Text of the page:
What are examples of activities related to sustaining reforms under SIG 1003(g)?

In order to ensure that improvements made as a result of the grant are sustained after SIG 1003(g) funding ends, the department has instituted annual budget caps that taper over Years 3, 4, and 5.

As provided by Guidance on School Improvement Grants posted by the U.S. Department of Education in March 2015, "Sustainability plans should place an emphasis on building structures, systems, and processes to support reform efforts, including the creation of formal mechanisms and feedback loops to capture data from the field to inform continuous professional development and effective program implementation; shifting existing resources to support activities that have demonstrated success; and creating and sustaining strategic partnerships with community stakeholders that assist in maintaining community support and leveraging resources after the grant period ends.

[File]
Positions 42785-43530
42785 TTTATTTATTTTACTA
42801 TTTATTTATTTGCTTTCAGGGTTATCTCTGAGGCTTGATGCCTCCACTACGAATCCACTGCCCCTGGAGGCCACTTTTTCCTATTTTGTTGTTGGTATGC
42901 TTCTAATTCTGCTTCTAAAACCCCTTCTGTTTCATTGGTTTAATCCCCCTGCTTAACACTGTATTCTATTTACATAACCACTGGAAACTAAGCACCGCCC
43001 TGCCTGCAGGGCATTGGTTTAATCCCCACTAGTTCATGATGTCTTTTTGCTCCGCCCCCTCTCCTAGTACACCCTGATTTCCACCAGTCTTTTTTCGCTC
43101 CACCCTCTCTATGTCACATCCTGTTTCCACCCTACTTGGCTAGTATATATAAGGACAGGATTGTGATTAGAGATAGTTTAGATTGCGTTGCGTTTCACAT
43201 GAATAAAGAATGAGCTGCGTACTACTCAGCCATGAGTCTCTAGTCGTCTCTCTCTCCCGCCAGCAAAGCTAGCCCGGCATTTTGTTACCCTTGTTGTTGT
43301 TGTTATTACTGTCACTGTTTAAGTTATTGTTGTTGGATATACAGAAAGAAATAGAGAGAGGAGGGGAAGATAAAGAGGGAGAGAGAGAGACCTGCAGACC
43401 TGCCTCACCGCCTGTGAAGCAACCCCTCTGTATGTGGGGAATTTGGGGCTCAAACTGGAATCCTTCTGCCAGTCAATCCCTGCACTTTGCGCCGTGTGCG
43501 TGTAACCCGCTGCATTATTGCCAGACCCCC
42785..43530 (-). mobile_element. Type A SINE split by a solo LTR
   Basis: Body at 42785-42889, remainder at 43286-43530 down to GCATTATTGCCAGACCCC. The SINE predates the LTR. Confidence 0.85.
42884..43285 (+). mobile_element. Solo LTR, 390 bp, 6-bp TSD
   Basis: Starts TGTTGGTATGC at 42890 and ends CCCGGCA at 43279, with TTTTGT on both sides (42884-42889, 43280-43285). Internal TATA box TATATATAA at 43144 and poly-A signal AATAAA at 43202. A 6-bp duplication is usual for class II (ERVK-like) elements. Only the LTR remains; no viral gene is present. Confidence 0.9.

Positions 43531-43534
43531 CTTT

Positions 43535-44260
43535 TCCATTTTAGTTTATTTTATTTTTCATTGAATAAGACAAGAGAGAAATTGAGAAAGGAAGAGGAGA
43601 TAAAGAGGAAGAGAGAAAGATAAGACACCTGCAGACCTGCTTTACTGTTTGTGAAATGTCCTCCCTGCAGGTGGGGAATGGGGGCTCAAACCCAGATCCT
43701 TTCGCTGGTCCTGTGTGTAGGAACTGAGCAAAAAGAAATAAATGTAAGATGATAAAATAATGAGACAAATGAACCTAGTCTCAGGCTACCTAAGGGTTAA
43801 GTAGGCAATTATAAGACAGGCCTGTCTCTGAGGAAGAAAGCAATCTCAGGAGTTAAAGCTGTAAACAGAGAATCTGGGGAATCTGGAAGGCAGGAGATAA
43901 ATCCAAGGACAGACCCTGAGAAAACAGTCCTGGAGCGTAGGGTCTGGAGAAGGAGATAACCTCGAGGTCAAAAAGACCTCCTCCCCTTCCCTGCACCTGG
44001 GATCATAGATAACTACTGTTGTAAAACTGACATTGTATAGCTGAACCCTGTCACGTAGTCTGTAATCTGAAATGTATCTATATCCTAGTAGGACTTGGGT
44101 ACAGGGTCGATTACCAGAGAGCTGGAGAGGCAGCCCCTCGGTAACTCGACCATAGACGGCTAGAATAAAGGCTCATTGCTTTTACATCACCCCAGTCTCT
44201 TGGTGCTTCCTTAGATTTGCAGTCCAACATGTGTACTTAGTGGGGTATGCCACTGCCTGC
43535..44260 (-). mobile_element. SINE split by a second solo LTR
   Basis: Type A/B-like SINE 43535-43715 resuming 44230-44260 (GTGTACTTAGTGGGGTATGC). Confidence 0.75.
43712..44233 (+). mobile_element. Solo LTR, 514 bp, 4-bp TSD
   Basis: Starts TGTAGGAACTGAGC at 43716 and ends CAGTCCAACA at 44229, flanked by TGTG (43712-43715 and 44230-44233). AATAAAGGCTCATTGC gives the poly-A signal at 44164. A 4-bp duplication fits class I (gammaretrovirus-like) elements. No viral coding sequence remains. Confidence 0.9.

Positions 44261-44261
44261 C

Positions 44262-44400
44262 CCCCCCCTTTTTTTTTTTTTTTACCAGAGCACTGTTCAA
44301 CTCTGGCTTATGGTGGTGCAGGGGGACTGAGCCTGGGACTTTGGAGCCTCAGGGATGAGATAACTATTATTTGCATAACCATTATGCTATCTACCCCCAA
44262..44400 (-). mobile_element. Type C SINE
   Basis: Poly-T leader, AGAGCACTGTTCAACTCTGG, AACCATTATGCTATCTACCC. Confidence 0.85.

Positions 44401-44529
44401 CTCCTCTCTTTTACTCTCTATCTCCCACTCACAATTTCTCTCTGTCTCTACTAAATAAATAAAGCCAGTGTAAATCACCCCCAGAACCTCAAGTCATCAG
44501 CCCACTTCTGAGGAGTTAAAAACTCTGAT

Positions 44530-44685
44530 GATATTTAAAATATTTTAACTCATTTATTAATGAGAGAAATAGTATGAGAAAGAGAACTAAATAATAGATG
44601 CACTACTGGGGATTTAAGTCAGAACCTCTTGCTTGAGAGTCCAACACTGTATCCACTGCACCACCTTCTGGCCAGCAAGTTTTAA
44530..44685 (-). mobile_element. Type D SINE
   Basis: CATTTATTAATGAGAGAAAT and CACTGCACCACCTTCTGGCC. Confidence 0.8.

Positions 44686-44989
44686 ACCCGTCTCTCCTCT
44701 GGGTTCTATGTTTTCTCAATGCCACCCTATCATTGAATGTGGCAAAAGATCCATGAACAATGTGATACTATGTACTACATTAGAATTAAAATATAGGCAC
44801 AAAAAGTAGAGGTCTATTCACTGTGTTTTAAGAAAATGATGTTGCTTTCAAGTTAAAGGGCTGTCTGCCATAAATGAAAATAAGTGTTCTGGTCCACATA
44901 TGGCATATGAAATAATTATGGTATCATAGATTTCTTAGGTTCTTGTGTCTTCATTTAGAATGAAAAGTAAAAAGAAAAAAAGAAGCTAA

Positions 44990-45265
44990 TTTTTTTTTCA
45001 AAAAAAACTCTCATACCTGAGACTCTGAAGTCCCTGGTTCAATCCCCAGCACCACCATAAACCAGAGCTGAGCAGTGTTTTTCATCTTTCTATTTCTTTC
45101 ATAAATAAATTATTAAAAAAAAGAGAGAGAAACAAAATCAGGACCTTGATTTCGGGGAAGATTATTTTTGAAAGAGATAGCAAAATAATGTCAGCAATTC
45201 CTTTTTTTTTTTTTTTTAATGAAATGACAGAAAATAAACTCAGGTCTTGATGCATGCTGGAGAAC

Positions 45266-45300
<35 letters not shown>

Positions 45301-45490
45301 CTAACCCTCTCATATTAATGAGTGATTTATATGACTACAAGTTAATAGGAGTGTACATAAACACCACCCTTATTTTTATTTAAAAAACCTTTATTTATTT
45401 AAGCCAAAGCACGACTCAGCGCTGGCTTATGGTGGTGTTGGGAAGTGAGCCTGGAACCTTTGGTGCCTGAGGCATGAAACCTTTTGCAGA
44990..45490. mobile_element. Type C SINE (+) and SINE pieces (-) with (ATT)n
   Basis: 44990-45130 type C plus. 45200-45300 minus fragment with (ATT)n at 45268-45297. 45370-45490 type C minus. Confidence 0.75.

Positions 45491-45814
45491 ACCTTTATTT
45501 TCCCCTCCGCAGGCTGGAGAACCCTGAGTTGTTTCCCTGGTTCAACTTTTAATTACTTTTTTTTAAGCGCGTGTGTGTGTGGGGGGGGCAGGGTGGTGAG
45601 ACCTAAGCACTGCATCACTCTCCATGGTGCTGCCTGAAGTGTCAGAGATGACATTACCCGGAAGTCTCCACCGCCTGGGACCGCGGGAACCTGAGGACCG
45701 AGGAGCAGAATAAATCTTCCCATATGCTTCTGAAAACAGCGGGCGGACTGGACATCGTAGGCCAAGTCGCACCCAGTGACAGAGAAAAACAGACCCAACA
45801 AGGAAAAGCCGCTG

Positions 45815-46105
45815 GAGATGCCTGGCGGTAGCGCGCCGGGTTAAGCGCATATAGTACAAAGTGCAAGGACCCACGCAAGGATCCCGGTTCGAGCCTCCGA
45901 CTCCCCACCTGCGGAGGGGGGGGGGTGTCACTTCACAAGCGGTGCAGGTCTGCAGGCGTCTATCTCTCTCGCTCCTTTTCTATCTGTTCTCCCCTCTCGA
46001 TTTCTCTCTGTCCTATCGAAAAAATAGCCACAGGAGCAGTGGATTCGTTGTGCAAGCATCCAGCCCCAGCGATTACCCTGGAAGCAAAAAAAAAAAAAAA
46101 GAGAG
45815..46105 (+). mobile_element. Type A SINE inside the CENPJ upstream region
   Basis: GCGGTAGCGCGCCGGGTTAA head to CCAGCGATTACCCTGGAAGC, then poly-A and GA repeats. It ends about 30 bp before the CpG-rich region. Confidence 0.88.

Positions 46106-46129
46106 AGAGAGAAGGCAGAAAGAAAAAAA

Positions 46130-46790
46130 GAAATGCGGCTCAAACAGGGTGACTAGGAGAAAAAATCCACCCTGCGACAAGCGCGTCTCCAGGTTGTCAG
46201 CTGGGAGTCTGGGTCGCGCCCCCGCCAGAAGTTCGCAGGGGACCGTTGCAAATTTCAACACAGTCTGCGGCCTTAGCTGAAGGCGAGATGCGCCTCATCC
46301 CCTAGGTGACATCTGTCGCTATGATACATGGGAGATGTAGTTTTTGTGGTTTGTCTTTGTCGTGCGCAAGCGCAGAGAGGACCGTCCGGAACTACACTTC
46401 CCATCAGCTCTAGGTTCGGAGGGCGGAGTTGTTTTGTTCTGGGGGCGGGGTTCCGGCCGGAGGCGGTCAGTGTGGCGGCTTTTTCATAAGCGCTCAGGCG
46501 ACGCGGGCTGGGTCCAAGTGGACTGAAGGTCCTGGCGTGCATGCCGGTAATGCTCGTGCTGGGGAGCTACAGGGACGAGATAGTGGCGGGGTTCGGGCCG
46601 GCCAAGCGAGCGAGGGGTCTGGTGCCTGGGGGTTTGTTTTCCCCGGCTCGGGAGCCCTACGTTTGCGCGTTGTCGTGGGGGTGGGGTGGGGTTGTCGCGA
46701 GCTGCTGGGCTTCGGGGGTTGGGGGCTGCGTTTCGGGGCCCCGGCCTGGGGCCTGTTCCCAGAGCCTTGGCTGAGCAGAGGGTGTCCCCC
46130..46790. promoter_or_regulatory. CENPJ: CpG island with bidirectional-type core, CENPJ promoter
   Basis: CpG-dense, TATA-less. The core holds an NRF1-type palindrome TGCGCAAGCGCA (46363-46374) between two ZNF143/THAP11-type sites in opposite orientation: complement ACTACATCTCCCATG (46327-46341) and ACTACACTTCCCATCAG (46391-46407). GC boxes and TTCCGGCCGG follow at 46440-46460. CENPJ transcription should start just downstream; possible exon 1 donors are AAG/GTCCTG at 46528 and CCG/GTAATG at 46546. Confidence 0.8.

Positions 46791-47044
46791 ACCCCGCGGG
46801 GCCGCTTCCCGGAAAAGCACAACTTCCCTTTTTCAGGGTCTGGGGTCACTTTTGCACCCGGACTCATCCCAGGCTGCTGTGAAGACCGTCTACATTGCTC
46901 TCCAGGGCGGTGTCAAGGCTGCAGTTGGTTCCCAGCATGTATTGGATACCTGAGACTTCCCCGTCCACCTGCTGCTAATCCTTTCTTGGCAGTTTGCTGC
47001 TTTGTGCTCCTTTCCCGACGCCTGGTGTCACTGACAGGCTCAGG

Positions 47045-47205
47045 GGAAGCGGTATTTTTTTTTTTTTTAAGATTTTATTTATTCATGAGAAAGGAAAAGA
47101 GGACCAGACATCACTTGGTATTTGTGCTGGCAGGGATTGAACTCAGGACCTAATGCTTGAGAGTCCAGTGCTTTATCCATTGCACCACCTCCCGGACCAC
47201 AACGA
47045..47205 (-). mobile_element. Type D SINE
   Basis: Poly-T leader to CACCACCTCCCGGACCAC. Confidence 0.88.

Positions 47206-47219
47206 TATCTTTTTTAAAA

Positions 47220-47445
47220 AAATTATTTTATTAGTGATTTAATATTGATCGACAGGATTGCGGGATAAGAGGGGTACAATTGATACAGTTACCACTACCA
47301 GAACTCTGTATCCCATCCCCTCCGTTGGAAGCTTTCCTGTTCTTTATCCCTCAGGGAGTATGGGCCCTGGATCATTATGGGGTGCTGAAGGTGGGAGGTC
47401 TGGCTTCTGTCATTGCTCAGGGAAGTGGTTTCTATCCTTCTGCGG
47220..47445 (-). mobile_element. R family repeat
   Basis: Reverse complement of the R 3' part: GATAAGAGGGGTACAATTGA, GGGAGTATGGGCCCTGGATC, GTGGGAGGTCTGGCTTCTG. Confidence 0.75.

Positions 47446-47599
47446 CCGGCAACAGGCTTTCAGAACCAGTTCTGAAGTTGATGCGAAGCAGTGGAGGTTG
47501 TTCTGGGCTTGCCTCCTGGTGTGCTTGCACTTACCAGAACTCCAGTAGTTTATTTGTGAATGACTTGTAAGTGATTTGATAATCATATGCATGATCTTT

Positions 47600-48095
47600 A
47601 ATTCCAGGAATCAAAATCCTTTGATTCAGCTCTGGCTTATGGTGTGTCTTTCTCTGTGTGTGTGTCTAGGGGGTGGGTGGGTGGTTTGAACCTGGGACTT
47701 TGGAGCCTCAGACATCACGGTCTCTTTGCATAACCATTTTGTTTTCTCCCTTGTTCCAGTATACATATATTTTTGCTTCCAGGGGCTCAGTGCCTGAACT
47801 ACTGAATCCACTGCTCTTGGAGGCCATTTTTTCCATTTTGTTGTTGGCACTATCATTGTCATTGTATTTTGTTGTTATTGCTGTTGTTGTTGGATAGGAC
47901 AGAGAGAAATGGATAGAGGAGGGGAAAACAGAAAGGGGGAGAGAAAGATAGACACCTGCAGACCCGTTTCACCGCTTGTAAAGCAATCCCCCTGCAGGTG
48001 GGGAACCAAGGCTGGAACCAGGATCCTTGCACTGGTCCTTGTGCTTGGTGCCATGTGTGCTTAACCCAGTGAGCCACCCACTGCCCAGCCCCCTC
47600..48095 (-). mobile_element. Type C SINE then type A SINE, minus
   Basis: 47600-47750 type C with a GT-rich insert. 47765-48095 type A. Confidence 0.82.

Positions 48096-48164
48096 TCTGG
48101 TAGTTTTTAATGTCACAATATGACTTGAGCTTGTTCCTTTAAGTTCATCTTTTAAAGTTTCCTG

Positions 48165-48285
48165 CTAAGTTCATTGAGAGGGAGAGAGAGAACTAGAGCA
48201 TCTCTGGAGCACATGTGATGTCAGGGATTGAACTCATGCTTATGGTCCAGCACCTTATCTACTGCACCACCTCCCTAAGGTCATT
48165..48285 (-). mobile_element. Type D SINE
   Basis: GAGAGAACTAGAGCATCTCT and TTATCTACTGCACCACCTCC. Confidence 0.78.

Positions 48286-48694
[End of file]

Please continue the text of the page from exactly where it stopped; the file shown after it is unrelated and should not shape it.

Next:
"Some examples of activities to sustain reforms include training trainers within the LEA or school to develop staff capacity; developing performance management and continuous improvement processes; creating SIG budgets that invest funds strategically and gradually decrease each year; developing leadership pipelines, including distributed leadership strategies; creating ongoing, meaningful family and community engagement opportunities on planning committees, advisory boards and work groups; and involving students in age-appropriate leadership opportunities to increase self-direction and responsibility." 

Last Updated: 12/9/2016